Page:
Blazin' Saddles

Vos: Britain ‘way ahead’ of Netherlands for women in cycling

Blazin' Saddles

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Dutch superstar Marianne Vos returns to British soil this weekend for the Prudential RideLondon 2014, where she will take part in the Women's Grand Prix on Saturday and the amateur Surrey 100 sportive on Sunday.

Having out-sprinted Britain's Lizzie Armistead to Olympic gold on The Mall at London 2012 before winning the inaugural Women's Tour over the roads of the East Midlands and East Anglia in 2013, Vos certainly feels at home in a country still riding the crest of a wave following the Grand Depart of the Tour de France in Yorkshire.

In this exclusive Q&A with Eurosport's Blazin' Saddles, the finest cyclist of her generation talks down her chances on The Mall, reveals she loves to sing while in the saddle, and discusses both the challenges facing women's cycling and her plans for the future.

Blazin' Saddles: Hi Marianne - and welcome to sunny London...

Marianne Vos: I haven't arrived yet! I'm in the Netherlands at the moment and it's pouring with rain and quite cold. Maybe I'll be bringing the rain with me from Holland tomorrow...

BS: Having seen the forecast, I fear that's going to be the case. So, Marianne - you've won on The Mall before - with the Olympics two years ago - and recently you added a La Course victory on the Champs-Elysees to your extensive palmares. How does riding in London and Paris compare?

MV: They're two big capital cities with historic and iconic landmarks. It's fantastic to get the chance to ride in these cities because normally they're so busy and filled with cars. Thanks to the Tour de France, riding the Champs-Elysees has a great cycling history. The cycling history on the Mall is much shorter, but it has history since the Olympics - and cycling fans have good memories of these rides, and, of course, I have them myself. Racing along Buckingham Palace gives something extra to a race and to have a finish on The Mall gives you extra motivation. It's smoother than the Champs-Elysees and wider - fantastic to race on. And there are no cobbles and it's not an uphill finish like in Paris.

BS: Being the Olympic champion and very much in form, would you say you were the big favourite for the Prudential Women's Grand Prix on Saturday?

MV: Definitely not - I wouldn't go as far as to say that. There are other big names up there. For La Course the whole world was watching, and this Saturday, with the BBC covering the race, it will be a fantastic stage for us women professional riders to show the beauty of women's cycling. It's fantastic that there are so many big names. Laura Trott won last year and is very good at this kind of racing. She will be very tough to beat. I think Lizzie [Armitstead] definitely wants to win. For sure, she has very good motivation after the Commonwealth Games. She's been in great shape all year but had some bad luck [crashing in La Course]. But now we're back to the same setting of the London Olympics, where she got silver. So, yeah, she's going to want to beat me this time. If [Trott's team-mate] Giorgia Bronzini is there then it will be even more difficult because they will have two cards to play. That will make it even more interesting - can they gamble a little bit with Giorgia in the sprint or will they play the card of Laura, who has beaten me twice on the world championships? The spectators will be a big, happy crowd if that happens I think.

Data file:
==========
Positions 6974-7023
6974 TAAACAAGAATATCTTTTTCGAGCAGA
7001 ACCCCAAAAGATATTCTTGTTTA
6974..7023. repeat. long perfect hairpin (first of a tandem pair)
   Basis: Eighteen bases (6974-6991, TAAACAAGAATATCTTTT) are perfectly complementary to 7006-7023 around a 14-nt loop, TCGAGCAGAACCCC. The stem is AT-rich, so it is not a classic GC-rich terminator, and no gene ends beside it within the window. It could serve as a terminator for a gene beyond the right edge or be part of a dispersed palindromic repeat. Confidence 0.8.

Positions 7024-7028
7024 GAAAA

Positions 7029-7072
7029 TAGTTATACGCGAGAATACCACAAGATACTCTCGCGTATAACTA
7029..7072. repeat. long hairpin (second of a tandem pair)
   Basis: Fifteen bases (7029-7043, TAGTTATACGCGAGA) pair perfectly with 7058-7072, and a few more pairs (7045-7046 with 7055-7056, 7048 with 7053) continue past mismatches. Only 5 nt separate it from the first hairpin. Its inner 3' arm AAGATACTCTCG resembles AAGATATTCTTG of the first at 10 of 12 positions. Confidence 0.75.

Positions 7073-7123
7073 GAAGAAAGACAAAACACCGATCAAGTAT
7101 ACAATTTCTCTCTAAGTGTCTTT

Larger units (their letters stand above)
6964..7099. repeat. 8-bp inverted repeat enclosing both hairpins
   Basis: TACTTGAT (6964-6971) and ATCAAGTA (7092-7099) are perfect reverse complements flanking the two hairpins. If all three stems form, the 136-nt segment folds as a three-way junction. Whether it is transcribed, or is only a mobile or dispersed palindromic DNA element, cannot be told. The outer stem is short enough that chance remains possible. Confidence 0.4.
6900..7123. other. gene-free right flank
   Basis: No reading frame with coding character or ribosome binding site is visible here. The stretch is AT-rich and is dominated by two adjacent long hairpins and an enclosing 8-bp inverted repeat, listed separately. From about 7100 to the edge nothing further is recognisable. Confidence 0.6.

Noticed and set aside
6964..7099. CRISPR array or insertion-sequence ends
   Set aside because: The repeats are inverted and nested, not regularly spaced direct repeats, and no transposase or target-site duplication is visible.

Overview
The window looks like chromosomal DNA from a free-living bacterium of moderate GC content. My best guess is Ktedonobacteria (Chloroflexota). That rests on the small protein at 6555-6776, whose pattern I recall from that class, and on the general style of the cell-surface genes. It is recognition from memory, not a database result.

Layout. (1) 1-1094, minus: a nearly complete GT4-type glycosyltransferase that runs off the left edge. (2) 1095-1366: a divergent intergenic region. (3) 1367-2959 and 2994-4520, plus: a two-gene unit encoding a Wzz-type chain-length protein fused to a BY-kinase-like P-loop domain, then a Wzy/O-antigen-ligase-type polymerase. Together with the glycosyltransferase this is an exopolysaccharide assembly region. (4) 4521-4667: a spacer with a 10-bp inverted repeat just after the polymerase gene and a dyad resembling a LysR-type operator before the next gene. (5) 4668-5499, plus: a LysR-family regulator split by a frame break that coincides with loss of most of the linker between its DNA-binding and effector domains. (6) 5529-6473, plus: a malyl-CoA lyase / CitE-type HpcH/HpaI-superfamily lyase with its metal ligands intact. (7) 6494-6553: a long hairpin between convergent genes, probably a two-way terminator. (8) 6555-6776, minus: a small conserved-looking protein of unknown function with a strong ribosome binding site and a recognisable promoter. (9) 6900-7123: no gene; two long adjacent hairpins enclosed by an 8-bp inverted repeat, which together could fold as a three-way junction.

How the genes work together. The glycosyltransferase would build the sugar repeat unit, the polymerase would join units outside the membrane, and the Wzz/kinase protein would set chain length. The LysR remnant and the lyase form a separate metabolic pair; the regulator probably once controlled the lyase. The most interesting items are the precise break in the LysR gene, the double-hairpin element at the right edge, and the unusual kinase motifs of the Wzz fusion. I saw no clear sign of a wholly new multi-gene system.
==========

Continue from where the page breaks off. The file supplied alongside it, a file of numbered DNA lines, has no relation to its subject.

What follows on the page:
BS: Do you think bad weather could be a factor?

MV: I'm from Holland and I'm used to rain. But Lizzie Armitstead is used to rain, too, and she would love it to be terrible weather. We are used to rain on the Mall - it was pouring in the Olympics - and if it's the same then we'll have flashbacks to 2012. But for the event and spectators, I hope it will be better - at least a bit dry.

BS: You were last over here for the Women's Tour in May. What do you find special about racing in the UK?

MV: The fantastic atmosphere and the passion for cycling. Road cycling might be a young sport in Great Britain but people are really, really enthusiastic and it gives you a special feeling. It's not only men's cycling that the fans find interesting, just cycling in general - no matter whether it's men or women. In some more traditional cycling countries, we have a bit of trouble with that, so it feels fantastic to race in England with all the enthusiastic reactions. You get extra motivated yourself to race hard and show the beauty of cycling. I watched some of the Grand Depart from Yorkshire while we were riding the Giro Rosa and it was impressive. I've never seen such a thing before. The Tour has big crowds - but never like this. You can see just how much it's booming in England.

BS: Are you not worried of people in the crowds getting over-excited and taking selfies?

MV: There can be crowd issues everywhere in cycling. But it's a good thing for cycling that it's so accessible for spectators. That's why it's so popular - because fans can get close to the road and the race. But you also have to be aware of the dangers. Fans must be aware that we need the whole road and that we ride fast - and I think the fans learned some lessons during the Tour.

MV: You're only 27 years old and have a bright future ahead. But Bernard Hinault famously set a cap on his career when he reached 30. Do you have a similar exit strategy lined up?

BS: I haven't set a cap because I'm just passionate about the sport and want to do it as long as I feel good and feel motivated, as long as I'm healthy and continue to be good enough to beat the competition. I don't know how long that will be. But first I just see it year by year. At the moment, I'm not looking beyond the 2016 Olympics in Rio. I won't go back to the track in Brazil. I don't think the time trial suits me but it depends on how it goes. But the road race, as reigning Olympic champion, I'm going to try my best.

BS: You mentioned motivation just there - when you're so dominant in so many disciplines, just how do you keep your motivation high?